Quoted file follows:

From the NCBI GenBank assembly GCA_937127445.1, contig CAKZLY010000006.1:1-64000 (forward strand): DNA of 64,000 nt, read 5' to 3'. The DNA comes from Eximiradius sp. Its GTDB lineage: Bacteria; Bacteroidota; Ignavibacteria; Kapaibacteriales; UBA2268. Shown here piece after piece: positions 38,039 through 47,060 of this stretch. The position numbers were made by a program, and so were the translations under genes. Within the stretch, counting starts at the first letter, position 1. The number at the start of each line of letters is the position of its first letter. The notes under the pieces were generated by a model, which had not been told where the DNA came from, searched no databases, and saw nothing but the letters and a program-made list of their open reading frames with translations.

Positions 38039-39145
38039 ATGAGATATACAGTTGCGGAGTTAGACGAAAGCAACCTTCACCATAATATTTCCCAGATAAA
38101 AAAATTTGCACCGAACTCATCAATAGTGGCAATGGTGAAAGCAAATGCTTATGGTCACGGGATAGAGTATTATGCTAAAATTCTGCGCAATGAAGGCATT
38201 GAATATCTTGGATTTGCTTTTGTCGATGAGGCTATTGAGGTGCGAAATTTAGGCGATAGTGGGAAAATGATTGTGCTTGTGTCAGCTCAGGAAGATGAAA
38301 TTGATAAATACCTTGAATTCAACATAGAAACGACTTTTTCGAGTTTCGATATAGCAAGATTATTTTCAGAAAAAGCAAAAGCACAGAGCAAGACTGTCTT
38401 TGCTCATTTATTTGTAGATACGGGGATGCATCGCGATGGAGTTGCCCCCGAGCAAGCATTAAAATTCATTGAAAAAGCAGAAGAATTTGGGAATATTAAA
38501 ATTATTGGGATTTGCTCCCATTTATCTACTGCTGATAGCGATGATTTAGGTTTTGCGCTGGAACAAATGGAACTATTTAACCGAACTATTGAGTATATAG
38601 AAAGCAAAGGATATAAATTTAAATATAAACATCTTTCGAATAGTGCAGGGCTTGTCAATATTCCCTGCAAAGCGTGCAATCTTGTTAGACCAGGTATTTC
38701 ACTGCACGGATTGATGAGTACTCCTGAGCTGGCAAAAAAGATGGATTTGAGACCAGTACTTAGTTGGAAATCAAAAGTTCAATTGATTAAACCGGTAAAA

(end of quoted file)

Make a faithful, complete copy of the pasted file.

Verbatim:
From the NCBI GenBank assembly GCA_937127445.1, contig CAKZLY010000006.1:1-64000 (forward strand): DNA of 64,000 nt, read 5' to 3'. The DNA comes from Eximiradius sp. Its GTDB lineage: Bacteria; Bacteroidota; Ignavibacteria; Kapaibacteriales; UBA2268. Shown here piece after piece: positions 38,039 through 47,060 of this stretch. The position numbers were made by a program, and so were the translations under genes. Within the stretch, counting starts at the first letter, position 1. The number at the start of each line of letters is the position of its first letter. The notes under the pieces were generated by a model, which had not been told where the DNA came from, searched no databases, and saw nothing but the letters and a program-made list of their open reading frames with translations.

Positions 38039-39145
38039 ATGAGATATACAGTTGCGGAGTTAGACGAAAGCAACCTTCACCATAATATTTCCCAGATAAA
38101 AAAATTTGCACCGAACTCATCAATAGTGGCAATGGTGAAAGCAAATGCTTATGGTCACGGGATAGAGTATTATGCTAAAATTCTGCGCAATGAAGGCATT
38201 GAATATCTTGGATTTGCTTTTGTCGATGAGGCTATTGAGGTGCGAAATTTAGGCGATAGTGGGAAAATGATTGTGCTTGTGTCAGCTCAGGAAGATGAAA
38301 TTGATAAATACCTTGAATTCAACATAGAAACGACTTTTTCGAGTTTCGATATAGCAAGATTATTTTCAGAAAAAGCAAAAGCACAGAGCAAGACTGTCTT
38401 TGCTCATTTATTTGTAGATACGGGGATGCATCGCGATGGAGTTGCCCCCGAGCAAGCATTAAAATTCATTGAAAAAGCAGAAGAATTTGGGAATATTAAA
38501 ATTATTGGGATTTGCTCCCATTTATCTACTGCTGATAGCGATGATTTAGGTTTTGCGCTGGAACAAATGGAACTATTTAACCGAACTATTGAGTATATAG
38601 AAAGCAAAGGATATAAATTTAAATATAAACATCTTTCGAATAGTGCAGGGCTTGTCAATATTCCCTGCAAAGCGTGCAATCTTGTTAGACCAGGTATTTC
38701 ACTGCACGGATTGATGAGTACTCCTGAGCTGGCAAAAAAGATGGATTTGAGACCAGTACTTAGTTGGAAATCAAAAGTTCAATTGATTAAACCGGTAAAA